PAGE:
There are a few options for testing for voids in your cask or vessel.
This is a process of using a nuclear source to inspect the walls of a cask to look for voids. A grid pattern is established for the testing, such as a 4 inch by 4 inch layout. A detector can be used to look for radiation spikes from an established baseline level and then documented. Film can also be used to actually capture an image of the dark and light spots that reflect higher and lower density spots in the wall. This is a popular inspection method in the nuclear power and nuclear waste industries.
This is the same process as the gamma scan except that an X-ray source or Betatron is used to scan. Due to the size of the X-ray source, this testing can be challenging at times but Betatron can punch though 12 inches of steel. This allows for a good inspection method for a product that can be moved to the inspection lab since a Betatron cannot be brought to the product.
A water height test is a process in which the volume of a vessel is verified with water. A cask or vessel is weighed when empty and the weight is recorded. The cask is then filled with water while on a scale until full. The filled weight is recorded. The water is then removed and the cask is dried. The cask is then filled with lead and weighed again.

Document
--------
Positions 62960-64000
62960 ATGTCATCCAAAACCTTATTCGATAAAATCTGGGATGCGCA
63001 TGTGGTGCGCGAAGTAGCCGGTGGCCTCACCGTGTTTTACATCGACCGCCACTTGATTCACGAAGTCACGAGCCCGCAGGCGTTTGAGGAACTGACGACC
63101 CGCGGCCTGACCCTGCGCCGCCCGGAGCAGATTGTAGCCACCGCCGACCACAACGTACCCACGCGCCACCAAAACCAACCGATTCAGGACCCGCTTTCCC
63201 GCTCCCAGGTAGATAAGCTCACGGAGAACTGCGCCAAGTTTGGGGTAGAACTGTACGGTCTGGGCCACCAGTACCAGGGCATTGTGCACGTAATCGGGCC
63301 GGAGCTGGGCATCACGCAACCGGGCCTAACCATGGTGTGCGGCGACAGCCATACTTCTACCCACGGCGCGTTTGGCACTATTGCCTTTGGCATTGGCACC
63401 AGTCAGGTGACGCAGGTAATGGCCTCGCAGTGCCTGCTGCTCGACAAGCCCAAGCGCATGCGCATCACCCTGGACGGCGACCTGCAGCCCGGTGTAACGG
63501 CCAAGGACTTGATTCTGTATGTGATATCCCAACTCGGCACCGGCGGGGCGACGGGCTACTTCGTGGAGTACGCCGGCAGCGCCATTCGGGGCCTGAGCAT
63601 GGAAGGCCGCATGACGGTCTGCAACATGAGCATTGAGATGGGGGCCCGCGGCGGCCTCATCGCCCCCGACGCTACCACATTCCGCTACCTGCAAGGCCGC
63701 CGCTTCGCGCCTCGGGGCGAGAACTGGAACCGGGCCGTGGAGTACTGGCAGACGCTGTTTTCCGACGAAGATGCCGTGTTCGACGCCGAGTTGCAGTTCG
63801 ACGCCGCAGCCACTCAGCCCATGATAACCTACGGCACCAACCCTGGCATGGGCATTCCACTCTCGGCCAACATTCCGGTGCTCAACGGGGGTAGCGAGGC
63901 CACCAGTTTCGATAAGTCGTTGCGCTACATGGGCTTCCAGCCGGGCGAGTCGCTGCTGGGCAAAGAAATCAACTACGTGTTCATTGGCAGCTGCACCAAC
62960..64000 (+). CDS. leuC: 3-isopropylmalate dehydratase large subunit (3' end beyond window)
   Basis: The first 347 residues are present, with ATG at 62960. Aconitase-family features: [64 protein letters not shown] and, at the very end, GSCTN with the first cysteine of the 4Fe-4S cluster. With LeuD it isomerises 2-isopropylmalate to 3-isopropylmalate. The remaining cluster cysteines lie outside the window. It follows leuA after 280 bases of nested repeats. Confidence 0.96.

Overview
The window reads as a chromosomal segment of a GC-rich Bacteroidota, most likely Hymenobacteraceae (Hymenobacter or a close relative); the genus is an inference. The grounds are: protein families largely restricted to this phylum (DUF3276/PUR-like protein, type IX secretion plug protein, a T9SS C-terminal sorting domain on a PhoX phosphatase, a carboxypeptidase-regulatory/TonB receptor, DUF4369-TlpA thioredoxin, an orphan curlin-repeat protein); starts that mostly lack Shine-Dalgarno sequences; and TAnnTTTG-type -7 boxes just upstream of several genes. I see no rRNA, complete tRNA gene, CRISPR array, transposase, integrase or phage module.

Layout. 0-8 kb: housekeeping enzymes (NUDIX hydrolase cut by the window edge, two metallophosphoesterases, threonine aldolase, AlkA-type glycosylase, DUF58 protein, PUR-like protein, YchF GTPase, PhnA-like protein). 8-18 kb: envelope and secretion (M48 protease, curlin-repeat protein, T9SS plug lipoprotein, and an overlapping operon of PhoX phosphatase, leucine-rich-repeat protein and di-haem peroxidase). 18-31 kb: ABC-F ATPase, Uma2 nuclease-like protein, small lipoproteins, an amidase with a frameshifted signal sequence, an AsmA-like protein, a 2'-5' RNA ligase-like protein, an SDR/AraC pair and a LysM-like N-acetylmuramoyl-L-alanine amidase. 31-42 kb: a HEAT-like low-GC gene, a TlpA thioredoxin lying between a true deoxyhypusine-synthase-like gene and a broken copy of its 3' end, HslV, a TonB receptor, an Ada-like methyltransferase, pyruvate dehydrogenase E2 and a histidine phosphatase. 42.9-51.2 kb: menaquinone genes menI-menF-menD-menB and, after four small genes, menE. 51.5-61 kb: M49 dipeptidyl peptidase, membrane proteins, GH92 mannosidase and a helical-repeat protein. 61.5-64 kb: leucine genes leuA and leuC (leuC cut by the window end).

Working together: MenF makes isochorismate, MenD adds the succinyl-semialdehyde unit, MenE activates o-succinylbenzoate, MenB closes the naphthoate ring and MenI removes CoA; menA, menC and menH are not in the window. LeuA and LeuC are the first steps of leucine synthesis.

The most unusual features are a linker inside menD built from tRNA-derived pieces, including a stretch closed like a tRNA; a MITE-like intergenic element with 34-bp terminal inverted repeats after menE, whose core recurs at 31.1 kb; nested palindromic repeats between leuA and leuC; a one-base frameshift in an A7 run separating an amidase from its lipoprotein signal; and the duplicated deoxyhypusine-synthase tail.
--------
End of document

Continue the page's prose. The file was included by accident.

We use a formula to compare the density of the water to that of the lead in order to establish the theoretical weight for the filled container. The difference between the theoretical weight (the water calculation) and the actual weight is the loss created by voids. Voids are a normal part of the pouring due to temperature variation, freeze off, turbulence, flow, etc. How well these items are controlled determine how solid of a pour you will have upon completion.